Aplastic Anemia

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Aplastic Anemia by Mind Map: Aplastic Anemia

1. Pathophysiologic Etiology

1.1. Aplastic anemia (AA) is clinical syndrome characterized by fatty replacement and decreased hematopoietic precursors of the bone marrow, which results in peripheral blood pancytopenia

1.2. Most cases of idiopathic AA result from an autoimmune disease directed against hemotopoietic stem cells

1.2.1. Studies suggested that immune-mediated destruction of hematopoietic stem cells by activated cytotoxic T-cells expressing inhibitory cytokines such as interferon-γ and tumor necrosis factor-α contribute to its occurrence

1.2.1.1. These cytokines partially induces death of hematopoietic stem cells through the Fas-dependent pathway of apoptosis

1.2.1.2. The mechanism of activation of cytotoxic T-cells is unclear, but several potential factors which are associated with antigen recognition, susceptibility of immune response, and secretion of cytokines are found

2. Causative Factors

2.1. Inherited

2.1.1. Congenital or inherited causes of aplastic anemia are responsible for at least 25% of children with this condition and for perhaps up to 10% of adults.

2.1.1.1. e.g.: Fanconi anemia, Shwachman-Diamond syndrome, Dyskeratosis congenita, Diamond-Blackfan anemia, familial aplastic anemia, cartilage-hair hypoplasia, Pearson syndrome, Dubowitz syndrome

2.2. Acquired

2.2.1. Approximately 80% of Aplastic anemia are due to acquired causes

2.2.1.1. Idiopathic factors Infectious causes, such as hepatitis viruses, Epstein-Barr virus (EBV), human immunodeficiency virus (HIV), parvovirus, and mycobacteria Exposure to ionizing radiation Exposure to toxic chemicals, such as benzene or pesticides [27] Transfusional graft versus host disease (GVHD) Orthotopic liver transplantation for fulminant hepatitis Pregnancy Eosinophilic fasciitis Anorexia Severe nutritional deficiencies (B12, folate) Paroxysmal nocturnal hemoglobinuria Myelodysplastic Syndrome Acute lymphoblastic leukemia (ALL)(rarely)

3. Diagnostic Tests

3.1. Laboratory Tests

3.1.1. Complete blood count Peripheral blood smears Hemoglobin electrophoresis and blood-group testing Biochemical profile Serology for hepatitis and other viral entities Autoimmune-disease evaluation for evidence of collagen-vascular disease Fluorescence-activated cell sorter profiling Fluorescent-labeled inactive toxin aerolysin testing Diepoxybutane incubation Histocompatibility testing Kidney function studies Liver function studies Transaminase, bilirubin, and lactate dehydrogenase levels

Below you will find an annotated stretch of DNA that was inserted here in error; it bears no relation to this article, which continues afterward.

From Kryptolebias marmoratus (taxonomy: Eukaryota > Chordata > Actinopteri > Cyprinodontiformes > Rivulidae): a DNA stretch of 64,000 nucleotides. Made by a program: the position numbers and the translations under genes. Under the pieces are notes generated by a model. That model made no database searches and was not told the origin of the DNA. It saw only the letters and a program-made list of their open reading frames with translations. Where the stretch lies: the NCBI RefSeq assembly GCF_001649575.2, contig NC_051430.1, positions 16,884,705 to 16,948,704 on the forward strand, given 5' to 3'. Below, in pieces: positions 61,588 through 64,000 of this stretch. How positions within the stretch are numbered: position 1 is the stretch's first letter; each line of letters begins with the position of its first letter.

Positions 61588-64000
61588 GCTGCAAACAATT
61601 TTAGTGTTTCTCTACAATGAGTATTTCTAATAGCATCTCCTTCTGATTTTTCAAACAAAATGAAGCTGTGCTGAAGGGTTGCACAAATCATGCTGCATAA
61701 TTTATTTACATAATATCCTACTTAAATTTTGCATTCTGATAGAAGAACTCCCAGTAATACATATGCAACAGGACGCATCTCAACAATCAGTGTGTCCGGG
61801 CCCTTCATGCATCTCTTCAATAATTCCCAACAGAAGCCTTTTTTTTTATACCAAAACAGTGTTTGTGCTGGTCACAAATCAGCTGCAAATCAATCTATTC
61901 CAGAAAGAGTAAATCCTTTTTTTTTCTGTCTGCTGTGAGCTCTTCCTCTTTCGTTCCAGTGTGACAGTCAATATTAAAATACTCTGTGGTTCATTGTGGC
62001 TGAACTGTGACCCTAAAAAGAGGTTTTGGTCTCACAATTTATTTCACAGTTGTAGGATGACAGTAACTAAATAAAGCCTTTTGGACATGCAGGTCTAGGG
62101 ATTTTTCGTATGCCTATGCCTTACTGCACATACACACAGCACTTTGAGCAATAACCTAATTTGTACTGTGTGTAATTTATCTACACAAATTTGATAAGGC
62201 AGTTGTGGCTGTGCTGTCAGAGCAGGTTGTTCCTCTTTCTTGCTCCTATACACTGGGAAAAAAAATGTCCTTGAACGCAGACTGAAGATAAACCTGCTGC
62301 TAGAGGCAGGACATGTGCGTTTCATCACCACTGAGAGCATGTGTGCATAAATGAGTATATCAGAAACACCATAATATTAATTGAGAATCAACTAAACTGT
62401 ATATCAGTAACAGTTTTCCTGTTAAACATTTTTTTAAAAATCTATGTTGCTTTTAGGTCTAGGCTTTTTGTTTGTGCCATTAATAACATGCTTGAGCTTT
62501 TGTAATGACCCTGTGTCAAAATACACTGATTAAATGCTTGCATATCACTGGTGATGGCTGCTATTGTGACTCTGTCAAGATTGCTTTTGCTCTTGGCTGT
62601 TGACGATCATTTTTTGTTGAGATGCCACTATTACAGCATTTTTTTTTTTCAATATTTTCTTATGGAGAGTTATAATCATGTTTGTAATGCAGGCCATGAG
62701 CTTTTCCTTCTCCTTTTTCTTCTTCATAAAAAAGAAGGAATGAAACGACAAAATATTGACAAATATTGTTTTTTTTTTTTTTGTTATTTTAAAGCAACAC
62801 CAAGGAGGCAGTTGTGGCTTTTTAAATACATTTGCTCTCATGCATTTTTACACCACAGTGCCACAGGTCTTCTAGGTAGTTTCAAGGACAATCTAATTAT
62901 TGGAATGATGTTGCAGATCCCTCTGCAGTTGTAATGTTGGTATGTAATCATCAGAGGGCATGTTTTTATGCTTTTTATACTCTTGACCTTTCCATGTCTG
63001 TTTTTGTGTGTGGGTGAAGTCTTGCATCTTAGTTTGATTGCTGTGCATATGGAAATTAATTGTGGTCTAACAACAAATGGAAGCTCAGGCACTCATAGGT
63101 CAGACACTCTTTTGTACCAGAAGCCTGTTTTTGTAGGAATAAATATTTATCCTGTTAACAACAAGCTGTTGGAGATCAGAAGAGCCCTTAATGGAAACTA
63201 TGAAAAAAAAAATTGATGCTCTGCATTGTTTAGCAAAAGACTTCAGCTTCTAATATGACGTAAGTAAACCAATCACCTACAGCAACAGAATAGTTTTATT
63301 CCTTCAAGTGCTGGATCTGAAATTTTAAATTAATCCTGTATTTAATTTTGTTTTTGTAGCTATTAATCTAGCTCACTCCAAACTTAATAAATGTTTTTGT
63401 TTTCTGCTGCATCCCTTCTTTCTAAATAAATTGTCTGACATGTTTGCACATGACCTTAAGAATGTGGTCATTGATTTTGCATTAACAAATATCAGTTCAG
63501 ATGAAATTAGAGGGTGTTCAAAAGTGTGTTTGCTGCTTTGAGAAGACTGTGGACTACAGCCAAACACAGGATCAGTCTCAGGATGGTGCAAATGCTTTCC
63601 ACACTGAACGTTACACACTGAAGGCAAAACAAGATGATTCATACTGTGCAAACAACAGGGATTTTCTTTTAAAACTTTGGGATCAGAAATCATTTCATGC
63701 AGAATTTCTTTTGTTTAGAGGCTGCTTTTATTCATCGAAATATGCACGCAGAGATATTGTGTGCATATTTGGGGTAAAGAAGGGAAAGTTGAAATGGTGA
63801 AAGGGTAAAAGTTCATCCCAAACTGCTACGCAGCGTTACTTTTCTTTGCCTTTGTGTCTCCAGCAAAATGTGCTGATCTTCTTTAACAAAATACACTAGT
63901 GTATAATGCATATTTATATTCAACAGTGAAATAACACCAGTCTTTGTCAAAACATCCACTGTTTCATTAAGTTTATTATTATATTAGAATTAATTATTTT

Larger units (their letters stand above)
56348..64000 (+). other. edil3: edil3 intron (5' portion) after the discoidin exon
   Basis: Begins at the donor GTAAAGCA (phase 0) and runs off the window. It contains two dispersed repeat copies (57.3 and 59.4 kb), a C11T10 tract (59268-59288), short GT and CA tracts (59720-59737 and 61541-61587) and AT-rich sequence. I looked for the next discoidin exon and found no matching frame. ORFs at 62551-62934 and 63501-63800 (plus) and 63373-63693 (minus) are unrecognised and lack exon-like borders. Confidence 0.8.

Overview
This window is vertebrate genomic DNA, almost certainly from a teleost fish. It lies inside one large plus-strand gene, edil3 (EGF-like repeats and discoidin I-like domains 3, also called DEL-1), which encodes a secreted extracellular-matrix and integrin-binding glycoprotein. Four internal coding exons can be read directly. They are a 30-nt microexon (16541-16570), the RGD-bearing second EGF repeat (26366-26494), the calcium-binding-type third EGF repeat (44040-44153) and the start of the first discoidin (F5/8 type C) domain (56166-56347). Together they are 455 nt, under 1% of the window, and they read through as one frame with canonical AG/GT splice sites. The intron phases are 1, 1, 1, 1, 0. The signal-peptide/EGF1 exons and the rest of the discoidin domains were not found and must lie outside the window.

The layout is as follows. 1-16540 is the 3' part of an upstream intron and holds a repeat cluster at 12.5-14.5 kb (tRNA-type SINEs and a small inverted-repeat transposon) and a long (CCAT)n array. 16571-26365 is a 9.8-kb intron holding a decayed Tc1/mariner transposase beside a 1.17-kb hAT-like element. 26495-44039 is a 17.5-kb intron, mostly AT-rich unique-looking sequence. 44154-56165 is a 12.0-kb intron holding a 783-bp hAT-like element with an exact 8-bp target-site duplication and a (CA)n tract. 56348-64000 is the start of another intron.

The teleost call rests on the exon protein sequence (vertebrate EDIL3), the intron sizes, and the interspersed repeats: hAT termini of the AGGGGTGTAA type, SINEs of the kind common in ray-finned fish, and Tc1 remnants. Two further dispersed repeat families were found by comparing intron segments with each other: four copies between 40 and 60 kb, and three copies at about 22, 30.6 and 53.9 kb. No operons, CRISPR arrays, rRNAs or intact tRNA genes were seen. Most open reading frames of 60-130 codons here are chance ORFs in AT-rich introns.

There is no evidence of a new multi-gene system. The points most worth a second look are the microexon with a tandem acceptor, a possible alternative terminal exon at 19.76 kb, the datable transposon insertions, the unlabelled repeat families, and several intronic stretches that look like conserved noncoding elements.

3.2. Bone Marrow Biopsy

4. Common Findings

4.1. Anemia

4.1.1. pallor, headache, palpitations, dyspnea, fatigue, or foot swelling

4.2. Thrombocytopenia

4.2.1. mucosal and gingival bleeding or petechial rashes

4.3. Neutropenia

4.3.1. overt infections, recurrent infections, or mouth and pharyngeal ulcerations

5. Treatments

5.1. Pharmacotherapy

5.1.1. Immunosuppressive agents

5.1.1.1. For individuals unable to undergo bone marrow transplant or who lack a suitable sibling donor, immunosuppression is the treatment of choice

5.1.1.1.1. e.g.: cyclosporine, methylprednisolone, equine antithymocyte globulin, rabbit/horse antithymocyte globulin, cyclophosphamide, alemtuzumab

5.1.2. Hematopoietic growth factors

5.1.2.1. e.g.: eltrombopag, sargramostim, filgrastim

5.1.3. Antimetabolite (purine) antineoplastic agents

5.1.3.1. e.g.: Fludarabine

5.1.4. Chelating agents

5.1.4.1. e.g.: deferoxamine, deferasirox

5.2. Non-pharmacotherapy

5.2.1. Supportive care

5.2.2. Blood transfusions with blood products that have undergone leukocyte reduction and irradiation

5.2.3. Hematopoietic cell transplantation

5.2.3.1. Allogeneic stem cell transplantation from HLA-matched sibling donor is a preferred first-line treatment option for younger patients with severe or very severe AA

5.3. Surgical

5.3.1. Central venous catheter placement is necessary before the administration of hematopoietic cell transplantation

6. Risk Factors

6.1. Exposure to toxic chemicals

6.2. Treatment with high-dose radiation or chemotherapy for cancer

6.3. The use of some prescription drugs

6.3.1. chloramphenicol

6.3.1.1. used to treat bacterial infections

6.3.2. gold compounds

6.3.2.1. used to treat rheumatoid arthritis

6.4. Certain blood diseases, autoimmune disorders and serious infections

6.5. Pregnancy (rarely)